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Minnie the Minx
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Re: New now reading

Postby Minnie the Minx » 02 Apr 2019, 03:02

Have you read that Eleanor Olliphant thing PG? I think you would like that.

I can't remember what I have already written but recently I read The Gallow's Pole by Ben Myers which was fucking superb.
I have never read much Philip Roth so after Portnoy's Complaint (which was fantastic) I read The Ghost Writer which was enjoyable but different. I'm currently about twenty pages into American Pastoral which has me going back and reading some pages again just because they are so beautiful to read.
Last week I read my first Joseph Conrad - The Secret Sharer, which was magnetically intimate and gripping, and then Heart of Darkness. After I read the latter, I announced to the room that the plot was really "very much like Apocalypse Now" and wondered why they all looked at me funny.
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Jimbo
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Re: New now reading

Postby Jimbo » 02 Apr 2019, 03:50

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And now book five! Unfortunately this is the last available book but Thomas Flashman at Waterloo is in the works.

This really is a good series and original Flashman fans will not be disappointed.
Cold War Number One: 70 years of daily national stupidity. Cold War Number Two: Still in its youth, but just as stupid. - William Blum

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Re: New now reading

Postby Diamond Dog » 02 Apr 2019, 08:11

Minnie the Minx wrote:Last week I read my first Joseph Conrad - The Secret Sharer, which was magnetically intimate and gripping, and then Heart of Darkness. After I read the latter, I announced to the room that the plot was really "very much like Apocalypse Now" and wondered why they all looked at me funny.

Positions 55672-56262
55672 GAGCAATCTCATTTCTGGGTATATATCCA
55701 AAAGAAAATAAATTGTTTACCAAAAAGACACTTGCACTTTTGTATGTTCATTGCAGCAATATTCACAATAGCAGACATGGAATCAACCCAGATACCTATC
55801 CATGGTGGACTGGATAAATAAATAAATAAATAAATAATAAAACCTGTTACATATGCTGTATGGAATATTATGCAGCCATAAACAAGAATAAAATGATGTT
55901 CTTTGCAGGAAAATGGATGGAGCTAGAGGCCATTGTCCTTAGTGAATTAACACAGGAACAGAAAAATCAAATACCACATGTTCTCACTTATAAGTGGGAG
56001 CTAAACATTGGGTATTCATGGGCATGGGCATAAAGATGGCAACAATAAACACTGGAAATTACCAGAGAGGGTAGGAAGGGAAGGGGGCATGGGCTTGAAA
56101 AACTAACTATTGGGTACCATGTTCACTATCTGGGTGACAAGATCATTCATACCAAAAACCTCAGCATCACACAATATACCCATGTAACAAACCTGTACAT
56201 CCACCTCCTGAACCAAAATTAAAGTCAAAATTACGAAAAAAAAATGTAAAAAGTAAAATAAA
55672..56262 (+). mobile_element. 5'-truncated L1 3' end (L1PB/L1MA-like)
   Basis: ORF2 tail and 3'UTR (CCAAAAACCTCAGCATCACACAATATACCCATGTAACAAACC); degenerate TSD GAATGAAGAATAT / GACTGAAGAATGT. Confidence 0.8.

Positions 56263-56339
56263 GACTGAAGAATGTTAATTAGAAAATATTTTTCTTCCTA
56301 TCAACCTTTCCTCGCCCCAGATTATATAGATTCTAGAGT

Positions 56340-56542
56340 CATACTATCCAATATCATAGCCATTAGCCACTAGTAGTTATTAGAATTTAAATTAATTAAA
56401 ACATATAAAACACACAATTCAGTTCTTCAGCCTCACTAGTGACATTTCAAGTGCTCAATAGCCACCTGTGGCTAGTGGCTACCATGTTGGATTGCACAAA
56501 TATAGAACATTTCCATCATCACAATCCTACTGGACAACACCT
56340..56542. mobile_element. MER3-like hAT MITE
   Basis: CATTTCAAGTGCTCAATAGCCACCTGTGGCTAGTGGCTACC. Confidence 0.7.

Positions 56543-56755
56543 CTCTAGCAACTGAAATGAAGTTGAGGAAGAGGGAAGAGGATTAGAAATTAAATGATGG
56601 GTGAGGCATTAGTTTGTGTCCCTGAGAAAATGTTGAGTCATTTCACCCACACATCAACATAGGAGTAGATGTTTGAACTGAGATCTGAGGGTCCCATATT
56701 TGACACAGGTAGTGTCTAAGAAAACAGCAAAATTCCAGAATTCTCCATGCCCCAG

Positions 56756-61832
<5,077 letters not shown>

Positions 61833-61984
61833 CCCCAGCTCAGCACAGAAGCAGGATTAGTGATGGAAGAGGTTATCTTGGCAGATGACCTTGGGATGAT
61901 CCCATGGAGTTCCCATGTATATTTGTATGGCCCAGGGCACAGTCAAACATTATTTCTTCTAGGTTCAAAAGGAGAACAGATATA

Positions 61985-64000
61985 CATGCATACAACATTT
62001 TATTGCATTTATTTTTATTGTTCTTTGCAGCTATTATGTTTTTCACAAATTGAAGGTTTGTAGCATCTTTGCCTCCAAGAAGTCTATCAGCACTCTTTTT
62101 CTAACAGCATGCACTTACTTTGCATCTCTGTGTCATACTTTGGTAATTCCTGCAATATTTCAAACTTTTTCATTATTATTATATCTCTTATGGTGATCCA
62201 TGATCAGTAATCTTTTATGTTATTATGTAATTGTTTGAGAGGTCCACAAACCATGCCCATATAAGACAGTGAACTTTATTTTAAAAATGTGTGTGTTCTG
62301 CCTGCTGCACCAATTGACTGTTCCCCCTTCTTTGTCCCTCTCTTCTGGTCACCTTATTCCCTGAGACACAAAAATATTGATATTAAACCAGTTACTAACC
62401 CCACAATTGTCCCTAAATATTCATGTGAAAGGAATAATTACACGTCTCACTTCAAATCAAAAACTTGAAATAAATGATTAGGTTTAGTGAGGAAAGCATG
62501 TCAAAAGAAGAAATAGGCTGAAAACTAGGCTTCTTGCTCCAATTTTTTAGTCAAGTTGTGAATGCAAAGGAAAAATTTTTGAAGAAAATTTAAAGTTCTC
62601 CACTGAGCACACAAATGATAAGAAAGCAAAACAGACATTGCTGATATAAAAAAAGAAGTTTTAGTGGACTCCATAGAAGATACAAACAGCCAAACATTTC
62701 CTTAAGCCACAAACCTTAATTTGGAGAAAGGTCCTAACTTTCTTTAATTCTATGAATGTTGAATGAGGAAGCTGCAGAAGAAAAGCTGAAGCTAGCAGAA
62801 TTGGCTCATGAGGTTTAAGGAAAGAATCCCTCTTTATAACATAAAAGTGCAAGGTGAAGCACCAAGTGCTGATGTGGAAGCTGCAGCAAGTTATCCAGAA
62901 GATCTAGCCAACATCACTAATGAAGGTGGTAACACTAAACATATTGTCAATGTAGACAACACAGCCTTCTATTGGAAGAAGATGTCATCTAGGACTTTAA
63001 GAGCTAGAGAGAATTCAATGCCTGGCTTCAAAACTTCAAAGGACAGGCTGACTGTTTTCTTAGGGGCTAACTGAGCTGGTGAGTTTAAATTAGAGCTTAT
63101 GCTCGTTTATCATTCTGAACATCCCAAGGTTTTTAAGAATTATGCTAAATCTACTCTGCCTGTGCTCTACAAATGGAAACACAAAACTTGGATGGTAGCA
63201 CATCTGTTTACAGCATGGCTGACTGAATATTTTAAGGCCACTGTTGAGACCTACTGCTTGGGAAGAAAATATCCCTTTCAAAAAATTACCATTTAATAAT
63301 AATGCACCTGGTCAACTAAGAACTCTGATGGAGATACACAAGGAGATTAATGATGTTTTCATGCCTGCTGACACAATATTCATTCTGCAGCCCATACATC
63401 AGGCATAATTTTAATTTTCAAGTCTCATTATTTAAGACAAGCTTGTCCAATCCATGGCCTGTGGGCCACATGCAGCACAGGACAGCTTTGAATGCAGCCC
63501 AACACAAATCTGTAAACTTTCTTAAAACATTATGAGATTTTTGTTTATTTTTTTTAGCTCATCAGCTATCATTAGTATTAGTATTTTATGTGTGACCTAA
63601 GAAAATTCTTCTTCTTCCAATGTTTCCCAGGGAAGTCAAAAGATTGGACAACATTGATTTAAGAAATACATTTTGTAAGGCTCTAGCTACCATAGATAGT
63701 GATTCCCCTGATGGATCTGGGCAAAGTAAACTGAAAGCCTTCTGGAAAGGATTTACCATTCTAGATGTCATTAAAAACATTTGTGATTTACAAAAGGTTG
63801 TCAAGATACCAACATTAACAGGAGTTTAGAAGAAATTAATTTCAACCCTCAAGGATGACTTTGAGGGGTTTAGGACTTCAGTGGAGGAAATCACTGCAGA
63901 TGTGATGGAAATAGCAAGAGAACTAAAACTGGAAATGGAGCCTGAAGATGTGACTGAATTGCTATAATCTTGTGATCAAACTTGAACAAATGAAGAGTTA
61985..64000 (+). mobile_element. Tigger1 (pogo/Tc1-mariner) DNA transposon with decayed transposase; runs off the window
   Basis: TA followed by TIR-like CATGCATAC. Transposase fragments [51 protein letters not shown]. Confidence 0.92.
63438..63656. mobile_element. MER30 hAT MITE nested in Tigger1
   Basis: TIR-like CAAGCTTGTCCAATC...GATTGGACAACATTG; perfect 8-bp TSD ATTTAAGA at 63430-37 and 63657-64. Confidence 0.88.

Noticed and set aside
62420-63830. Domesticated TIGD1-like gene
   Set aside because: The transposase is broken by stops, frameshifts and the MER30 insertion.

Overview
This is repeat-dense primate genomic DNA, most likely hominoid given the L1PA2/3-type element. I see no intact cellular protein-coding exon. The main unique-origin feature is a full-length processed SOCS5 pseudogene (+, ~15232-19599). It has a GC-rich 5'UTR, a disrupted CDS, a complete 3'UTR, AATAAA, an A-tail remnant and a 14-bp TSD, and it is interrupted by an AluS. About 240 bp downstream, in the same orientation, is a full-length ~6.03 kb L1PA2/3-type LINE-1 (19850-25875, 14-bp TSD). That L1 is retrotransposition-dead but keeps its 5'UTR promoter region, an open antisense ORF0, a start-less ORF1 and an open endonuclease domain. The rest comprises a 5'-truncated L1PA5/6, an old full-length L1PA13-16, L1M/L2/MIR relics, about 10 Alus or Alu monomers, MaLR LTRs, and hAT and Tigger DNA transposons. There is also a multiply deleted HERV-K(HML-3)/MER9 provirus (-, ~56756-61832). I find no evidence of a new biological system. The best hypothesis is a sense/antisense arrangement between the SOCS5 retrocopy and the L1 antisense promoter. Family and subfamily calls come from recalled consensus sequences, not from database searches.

:lol:

I found the book a difficult read to be honest - but probably because I was trying to match it up with the film, when - in reality- you really should do them the other way around.
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Re: New now reading

Postby Powehi » 02 Apr 2019, 10:07

Jimbo wrote:Image

And now book five! Unfortunately this is the last available book but Thomas Flashman at Waterloo is in the works.

This really is a good series and original Flashman fans will not be disappointed.



Having run out of Flashman books with which to divert you from your various "sources", the sinister forces behind world publishing will do their best to try and muzzle you by releasing the late Philip Kerr's final Bernie Gunther book on Thursday...

Not to keen on reading the older Flashman books as the author has apparently shied well clear of George McDonald Frasers's un-PC attitudes and terminology. As a result, I'd far rather go back and read the incredibly rich and very, very funny originals one last time

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Jimbo
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Re: New now reading

Postby Jimbo » 02 Apr 2019, 13:22

caramba wrote:
Jimbo wrote:
And now book five! Unfortunately this is the last available book but Thomas Flashman at Waterloo is in the works.

This really is a good series and original Flashman fans will not be disappointed.



Having run out of Flashman books with which to divert you from your various "sources", the sinister forces behind world publishing will do their best to try and muzzle you by releasing the late Philip Kerr's final Bernie Gunther book on Thursday...

Not to keen on reading the older Flashman books as the author has apparently shied well clear of George McDonald Frasers's un-PC attitudes and terminology. As a result, I'd far rather go back and read the incredibly rich and very, very funny originals one last time


The oldies may well be the most re-readble books ever because they are so much fun but I'm telling you man, these new ones are fun as well. Right now Flashman has got himself embroiled in the War of 1812 as a liaison between the British and the Iroquois while hitting up this shapely Mennonite sweetie up river from the Indian village where he is encamped. And I never learned so much about this rarely discussed war.